Susan Faludi — journalist and cultural observer. Author of The Terror Dream, an analysis of the roots of and antidotes for fear and fantasy in post-9/11 America, Ms. Faludi won the Pulitzer Prize for her Wall Street Journal reporting showing the human cost of high finance. Both her Backlash: The Undeclared War Against American Women, which won the National Book Critics circle Award for Nonfiction, and Stiffed: The Betrayal of the American Man were best-sellers. Other publications for which Ms. Faludi has written include The New Yorker and The Nation" magazines, The New York Times and the Los Angeles Times.  [505-322]

Doyne Farmer — physicist and entrepreneur. Dr. Farmer co-founded Prediction Company, which trades financial instruments automatically, based on time series based directional forecasting methods. Dr. Farmer is currently McKinsey professor at the Santa Fe Institute. Earlier, he applied his training in physics at Los Alamos National Labs' Theoretical Division and their Center for Nonlinear Studies, where he founded the Complex Systems Group. [172-128]

Bruce Feiler — writer. In Walking the Bible, Mr. Feiler recounts his visits to the Middle Eastern locations of stories told in the first five books of the Bible. His four previous books include a recounting of experiences in Japan (Learning to Bow) and the country music scene (Dreaming Out Loud). He is a frequent contributor of NPR's "All Things Considered" and has written for The New Yorker, the New York Times Magazine, and Gourmet. [213-171]

Bruce Feiler(2) — traveler & writer. In Walking the Bible, a best-seller now also a television special, Abraham and Where God Was Born, Mr. Feiler recounts eight years of exploring the lands and stories of Judaism, Christianity, Islam and Zoroastrianism.  Among his previous books, Mr. Feiler recounted experiences teaching in Japan, traveling with the circus and participating in America’s country music scene. He is a frequent contributor to public radio, contributing editor “Gourmet” and “Parade” magazines, and lectures widely. A native of Savannah, he and his growing family live in New York. [420-284]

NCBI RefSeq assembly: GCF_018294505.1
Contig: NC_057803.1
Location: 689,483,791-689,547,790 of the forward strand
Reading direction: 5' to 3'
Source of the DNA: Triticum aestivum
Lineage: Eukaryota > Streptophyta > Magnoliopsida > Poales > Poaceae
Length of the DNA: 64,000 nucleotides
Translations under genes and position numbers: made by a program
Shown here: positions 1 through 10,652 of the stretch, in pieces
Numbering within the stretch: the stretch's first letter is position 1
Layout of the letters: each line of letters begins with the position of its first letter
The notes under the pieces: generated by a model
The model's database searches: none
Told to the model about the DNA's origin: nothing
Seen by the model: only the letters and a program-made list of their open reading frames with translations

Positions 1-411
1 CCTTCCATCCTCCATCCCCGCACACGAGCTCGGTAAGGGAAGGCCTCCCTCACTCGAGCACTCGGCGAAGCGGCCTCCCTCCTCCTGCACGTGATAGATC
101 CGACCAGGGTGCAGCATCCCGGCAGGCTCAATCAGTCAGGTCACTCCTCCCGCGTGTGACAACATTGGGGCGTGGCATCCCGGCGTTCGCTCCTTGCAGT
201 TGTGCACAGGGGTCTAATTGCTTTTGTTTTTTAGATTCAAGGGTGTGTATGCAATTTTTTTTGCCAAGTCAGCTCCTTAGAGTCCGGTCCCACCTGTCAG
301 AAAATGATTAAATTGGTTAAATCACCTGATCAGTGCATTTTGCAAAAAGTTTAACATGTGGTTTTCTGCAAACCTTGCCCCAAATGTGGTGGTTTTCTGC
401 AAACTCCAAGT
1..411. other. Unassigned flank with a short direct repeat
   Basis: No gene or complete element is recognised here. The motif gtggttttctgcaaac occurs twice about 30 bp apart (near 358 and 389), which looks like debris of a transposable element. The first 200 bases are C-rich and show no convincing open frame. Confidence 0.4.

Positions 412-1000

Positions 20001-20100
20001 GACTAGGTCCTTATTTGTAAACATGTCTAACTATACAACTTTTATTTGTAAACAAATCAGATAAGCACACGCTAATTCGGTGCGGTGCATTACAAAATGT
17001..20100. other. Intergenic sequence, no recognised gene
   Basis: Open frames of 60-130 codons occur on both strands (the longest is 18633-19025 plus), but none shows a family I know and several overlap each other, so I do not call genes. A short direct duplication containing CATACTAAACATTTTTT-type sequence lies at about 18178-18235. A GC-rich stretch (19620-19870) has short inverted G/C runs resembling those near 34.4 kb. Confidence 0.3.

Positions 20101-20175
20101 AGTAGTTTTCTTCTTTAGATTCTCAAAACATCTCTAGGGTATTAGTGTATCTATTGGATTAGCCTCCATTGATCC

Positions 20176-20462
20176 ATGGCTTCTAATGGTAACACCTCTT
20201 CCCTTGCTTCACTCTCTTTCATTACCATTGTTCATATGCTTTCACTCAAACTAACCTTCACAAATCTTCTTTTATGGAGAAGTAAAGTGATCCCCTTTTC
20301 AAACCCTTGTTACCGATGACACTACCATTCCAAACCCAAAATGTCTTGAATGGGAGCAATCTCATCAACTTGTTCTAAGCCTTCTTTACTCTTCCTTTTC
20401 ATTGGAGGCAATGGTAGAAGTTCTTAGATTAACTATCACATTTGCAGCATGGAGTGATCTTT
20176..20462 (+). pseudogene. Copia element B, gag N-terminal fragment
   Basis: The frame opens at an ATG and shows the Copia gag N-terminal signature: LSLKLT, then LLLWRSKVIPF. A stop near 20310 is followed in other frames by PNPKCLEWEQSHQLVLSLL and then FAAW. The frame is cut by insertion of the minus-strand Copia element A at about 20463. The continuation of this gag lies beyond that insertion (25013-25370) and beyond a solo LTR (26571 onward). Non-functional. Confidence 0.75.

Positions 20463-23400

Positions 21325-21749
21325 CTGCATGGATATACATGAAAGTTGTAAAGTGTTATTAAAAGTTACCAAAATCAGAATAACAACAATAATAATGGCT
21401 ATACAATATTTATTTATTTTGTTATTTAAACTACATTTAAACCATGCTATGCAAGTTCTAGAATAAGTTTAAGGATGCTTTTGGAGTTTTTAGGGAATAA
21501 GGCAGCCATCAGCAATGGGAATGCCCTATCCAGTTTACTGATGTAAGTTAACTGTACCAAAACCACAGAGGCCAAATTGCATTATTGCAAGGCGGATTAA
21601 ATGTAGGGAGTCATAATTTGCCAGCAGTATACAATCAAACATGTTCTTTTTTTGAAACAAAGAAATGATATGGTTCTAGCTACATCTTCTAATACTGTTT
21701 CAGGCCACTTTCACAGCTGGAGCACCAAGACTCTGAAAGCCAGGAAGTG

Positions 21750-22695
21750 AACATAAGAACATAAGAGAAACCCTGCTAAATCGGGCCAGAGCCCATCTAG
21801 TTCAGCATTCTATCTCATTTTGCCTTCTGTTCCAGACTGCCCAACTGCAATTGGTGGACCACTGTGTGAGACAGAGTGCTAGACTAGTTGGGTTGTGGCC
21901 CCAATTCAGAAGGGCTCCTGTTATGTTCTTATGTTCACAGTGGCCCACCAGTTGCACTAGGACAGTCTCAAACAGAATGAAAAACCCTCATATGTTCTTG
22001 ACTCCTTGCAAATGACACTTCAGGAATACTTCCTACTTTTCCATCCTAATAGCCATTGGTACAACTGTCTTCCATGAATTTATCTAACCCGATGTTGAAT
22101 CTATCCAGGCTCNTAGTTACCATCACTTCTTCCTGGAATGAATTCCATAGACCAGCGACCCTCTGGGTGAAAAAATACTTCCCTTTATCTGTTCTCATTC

Frederick Ferré — philosopher. An voice for "constructive" (in contrast to deconstructive) post-modern ideas, Dr. Ferré retired as Chairman of the Philosophy Department and is Professor Emeritus at The University of Georgia. He is the author of numerous articles and many books, including his constructive postmodern trilogy Being and Value, Knowing and Value and Living and Value, part of the State University of New York (SUNY) Series in Constructive Postmodern Thought. [244-202]

Frederick Ferré(2) — philosopher. The world’s leading Constructive Post-Modern philosopher. Dr. Ferré is Research Professor Emeritus of Philosophy, The University of Georgia, and Associate Fellow at Dickinson College where he also taught for many years. His extensive body of work includes his crowning trilogy, Being and Value, Knowing and Value, and Living and Value. In them, he addresses much of Western philosophy and articulates his own inspiring invention, “kalogenesis,” the creation of beauty. Professor Ferré’s Philosophy of Technology is a lucid and comprehensive view of humanity’s ongoing relationship with technology, for good and for ill. He and his wife Barbara Meister-Ferré, a linguist, divide their time between the United States and Germany.  [514-325]

Frederick Ferré(3) — philosopher, teacher and author. Dr. Ferré has provided a magisterial summary of western philosophy in his three-volume series: Being and Value, Knowing and Value, and Living and Value. In that same context he also presents his fully-formed philosophic view by which we may create our way into a future in which humans are creatively a part of our context ... the ecology of the universe. His Philosophy of Technology is a seminal work on the relationship between humans and their tools and is widely used as a textbook. Dr. Ferré and his wife, Barbara, a linguist, live in Munich.

Charles Fine — Professor of Management and Co-director of MIT's International Motor Vehicle Program. With an eye to the accelerating pace of change in today's business world, Fine suggests strategies with which organizations and individuals can increase their competitive advantage, expanding on ideas developed in his book, Clockspeed. [153-109]